“You’ve just got to think about what your transferable skills are. If you’re doing a job where you’re delivering presentations or persuading people -- in sales, for example -- that’s a transfer - able skill set. If you can show that you can apply them in your legal work, you can use those skills to your advantage. You might think you’ve done a job that’s not really relevant but think about what the skills are, not just what the role is.”

Passion isn’t enough, of course. You sense there’s a serious work ethic underneath Cain’s down-to-earth facade: this is, after all, someone who did a media law LLM at night while holding down a full-time civil service job, and spends some of her spare time these days teaching herself to code.

Sheer graft aside, boning up on current issues is one way to demonstrate a commitment to the area. A whistle-stop tour includes the recent fall-off in libel cases as the Defamation Act 2013 beds in and the continuing development of misuse of private information as a tort. From Cliff Richard to Philip Green, the debate about how to reconcile personal privacy with the right to freely report basic facts has been turbo-charged over the course of 2018.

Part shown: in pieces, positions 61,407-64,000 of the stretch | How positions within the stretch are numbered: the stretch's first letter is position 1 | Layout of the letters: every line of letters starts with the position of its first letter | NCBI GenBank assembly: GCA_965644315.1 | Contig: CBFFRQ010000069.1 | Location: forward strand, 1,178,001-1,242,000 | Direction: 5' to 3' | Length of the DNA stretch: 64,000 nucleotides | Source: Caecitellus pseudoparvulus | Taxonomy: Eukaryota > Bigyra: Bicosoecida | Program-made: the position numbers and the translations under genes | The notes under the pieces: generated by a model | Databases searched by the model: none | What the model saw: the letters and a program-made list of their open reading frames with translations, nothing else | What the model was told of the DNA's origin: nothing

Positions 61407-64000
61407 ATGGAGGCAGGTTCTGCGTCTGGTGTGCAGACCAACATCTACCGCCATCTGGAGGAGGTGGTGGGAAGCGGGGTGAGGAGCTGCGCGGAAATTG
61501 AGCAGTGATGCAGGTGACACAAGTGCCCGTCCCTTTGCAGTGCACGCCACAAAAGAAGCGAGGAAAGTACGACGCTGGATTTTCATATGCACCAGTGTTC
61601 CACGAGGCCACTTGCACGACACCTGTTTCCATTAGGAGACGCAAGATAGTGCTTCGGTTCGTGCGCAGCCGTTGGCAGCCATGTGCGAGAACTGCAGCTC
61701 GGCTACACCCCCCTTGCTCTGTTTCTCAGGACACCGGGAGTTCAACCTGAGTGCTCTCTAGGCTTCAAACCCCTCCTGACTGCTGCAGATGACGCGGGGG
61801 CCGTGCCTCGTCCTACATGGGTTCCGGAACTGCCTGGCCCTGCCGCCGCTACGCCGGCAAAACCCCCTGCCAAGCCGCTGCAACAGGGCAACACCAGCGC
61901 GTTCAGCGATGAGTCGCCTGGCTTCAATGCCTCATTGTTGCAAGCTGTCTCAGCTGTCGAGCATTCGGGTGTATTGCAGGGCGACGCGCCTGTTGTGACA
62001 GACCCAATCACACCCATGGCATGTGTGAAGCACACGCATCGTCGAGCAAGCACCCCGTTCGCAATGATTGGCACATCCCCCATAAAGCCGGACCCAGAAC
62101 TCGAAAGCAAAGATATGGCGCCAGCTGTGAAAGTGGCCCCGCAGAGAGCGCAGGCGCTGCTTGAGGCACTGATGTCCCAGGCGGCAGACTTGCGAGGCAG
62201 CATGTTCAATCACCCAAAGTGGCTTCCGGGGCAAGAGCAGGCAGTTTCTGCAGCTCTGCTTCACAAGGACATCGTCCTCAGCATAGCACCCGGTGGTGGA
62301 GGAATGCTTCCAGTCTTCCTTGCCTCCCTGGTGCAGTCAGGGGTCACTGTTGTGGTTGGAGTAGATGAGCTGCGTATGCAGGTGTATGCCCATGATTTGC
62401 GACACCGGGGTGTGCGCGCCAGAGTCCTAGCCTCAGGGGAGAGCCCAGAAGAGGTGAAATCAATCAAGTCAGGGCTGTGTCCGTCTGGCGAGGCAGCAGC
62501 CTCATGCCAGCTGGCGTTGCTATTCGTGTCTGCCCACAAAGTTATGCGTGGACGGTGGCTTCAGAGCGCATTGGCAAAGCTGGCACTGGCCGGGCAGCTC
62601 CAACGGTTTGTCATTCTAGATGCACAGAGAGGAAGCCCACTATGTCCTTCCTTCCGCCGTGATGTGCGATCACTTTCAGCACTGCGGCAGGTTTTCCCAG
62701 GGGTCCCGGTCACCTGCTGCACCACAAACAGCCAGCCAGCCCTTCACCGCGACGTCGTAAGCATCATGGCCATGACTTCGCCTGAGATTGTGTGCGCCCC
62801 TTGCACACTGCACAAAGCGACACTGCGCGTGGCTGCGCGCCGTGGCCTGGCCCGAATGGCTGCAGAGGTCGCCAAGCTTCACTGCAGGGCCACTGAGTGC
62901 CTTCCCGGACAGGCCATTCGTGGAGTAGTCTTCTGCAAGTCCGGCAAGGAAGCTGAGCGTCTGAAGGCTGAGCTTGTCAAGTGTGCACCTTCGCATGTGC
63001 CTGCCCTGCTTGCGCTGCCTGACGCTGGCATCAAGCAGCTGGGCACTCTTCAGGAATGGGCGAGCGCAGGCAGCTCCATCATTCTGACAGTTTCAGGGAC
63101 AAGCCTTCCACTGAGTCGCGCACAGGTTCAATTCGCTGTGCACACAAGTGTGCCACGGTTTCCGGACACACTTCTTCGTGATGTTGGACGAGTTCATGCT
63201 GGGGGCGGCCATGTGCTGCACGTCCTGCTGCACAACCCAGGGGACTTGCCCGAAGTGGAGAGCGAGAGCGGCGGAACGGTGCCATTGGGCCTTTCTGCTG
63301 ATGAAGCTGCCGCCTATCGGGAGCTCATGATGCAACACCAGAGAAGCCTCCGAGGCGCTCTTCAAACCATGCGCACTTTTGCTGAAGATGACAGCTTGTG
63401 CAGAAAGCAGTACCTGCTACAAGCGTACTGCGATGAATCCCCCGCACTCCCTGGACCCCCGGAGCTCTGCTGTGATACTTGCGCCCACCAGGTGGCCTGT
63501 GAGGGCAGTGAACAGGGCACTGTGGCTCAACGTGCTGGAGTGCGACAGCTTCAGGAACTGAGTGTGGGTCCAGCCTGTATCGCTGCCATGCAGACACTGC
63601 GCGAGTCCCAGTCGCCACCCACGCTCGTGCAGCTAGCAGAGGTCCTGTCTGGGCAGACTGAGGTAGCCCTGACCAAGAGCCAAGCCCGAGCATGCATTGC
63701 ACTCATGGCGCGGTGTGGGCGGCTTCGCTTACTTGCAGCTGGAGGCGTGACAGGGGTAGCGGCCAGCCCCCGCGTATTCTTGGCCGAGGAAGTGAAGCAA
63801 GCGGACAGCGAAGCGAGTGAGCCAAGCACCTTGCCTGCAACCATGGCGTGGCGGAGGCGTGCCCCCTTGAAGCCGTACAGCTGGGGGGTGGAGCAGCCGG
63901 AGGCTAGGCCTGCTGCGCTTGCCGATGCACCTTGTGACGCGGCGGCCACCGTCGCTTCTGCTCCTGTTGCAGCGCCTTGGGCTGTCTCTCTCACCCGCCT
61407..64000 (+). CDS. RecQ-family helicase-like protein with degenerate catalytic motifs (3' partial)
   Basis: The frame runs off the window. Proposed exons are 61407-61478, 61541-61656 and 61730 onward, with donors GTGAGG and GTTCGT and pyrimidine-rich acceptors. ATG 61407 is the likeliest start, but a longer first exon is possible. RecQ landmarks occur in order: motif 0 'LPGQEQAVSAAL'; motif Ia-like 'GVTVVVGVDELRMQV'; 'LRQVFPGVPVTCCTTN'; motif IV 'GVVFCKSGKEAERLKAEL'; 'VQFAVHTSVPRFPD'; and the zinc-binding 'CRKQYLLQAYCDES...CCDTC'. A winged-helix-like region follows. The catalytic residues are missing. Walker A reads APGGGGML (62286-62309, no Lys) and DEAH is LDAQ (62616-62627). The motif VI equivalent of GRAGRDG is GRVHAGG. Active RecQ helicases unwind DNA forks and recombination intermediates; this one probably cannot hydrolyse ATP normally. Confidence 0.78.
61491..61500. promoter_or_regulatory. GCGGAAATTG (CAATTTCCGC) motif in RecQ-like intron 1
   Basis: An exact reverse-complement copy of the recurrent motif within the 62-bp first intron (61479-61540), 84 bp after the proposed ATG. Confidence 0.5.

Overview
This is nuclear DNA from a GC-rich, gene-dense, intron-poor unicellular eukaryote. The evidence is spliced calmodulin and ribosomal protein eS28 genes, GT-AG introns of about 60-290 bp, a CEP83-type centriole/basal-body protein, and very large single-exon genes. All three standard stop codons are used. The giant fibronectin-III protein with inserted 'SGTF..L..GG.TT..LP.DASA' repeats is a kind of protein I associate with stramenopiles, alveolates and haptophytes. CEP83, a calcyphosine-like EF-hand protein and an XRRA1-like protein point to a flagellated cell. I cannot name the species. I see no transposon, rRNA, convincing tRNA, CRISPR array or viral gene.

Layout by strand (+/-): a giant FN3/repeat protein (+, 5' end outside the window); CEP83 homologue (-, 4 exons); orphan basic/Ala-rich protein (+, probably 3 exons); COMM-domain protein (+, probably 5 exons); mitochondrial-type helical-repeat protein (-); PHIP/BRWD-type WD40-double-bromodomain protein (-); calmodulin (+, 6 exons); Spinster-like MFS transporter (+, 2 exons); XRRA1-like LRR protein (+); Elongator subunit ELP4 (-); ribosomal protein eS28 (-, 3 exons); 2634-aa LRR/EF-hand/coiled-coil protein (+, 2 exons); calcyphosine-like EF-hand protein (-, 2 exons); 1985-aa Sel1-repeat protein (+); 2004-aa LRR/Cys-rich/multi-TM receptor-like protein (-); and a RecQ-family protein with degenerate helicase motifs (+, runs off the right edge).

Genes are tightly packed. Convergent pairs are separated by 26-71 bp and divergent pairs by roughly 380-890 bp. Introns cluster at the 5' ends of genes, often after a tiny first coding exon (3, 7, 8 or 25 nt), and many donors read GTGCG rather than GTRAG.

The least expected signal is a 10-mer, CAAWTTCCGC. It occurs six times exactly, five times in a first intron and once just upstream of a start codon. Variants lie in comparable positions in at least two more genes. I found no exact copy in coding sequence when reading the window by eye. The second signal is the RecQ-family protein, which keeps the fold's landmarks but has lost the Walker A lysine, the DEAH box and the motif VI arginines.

In news, immediacy matters. That can mean some late nights: dealing with injunctions designed to prevent a story or broadcast going out, for example. “I always find that the adrenaline gets going on something like that,” Cain says. “It can be very short and sharp. I’ve done cases where the issue came in on Wednesday or Thursday, we were in court on Friday, Monday afternoon we were in the Court of Appeal and the programme went out on Monday night. You can have a whole case in the space of a week.”

Thankfully, though, RPC doesn’t have the kind of long hours culture found elsewhere in the City. According to Cain, it’s “stuffed with people you’d actually want to have a drink with, which I’m not sure is something you can say about all lawyers you work with”. She would say that, of course, but a recent Legal Cheek junior lawyer survey saw the firm garner top ratings for ‘partner approachability’ and ‘social life’.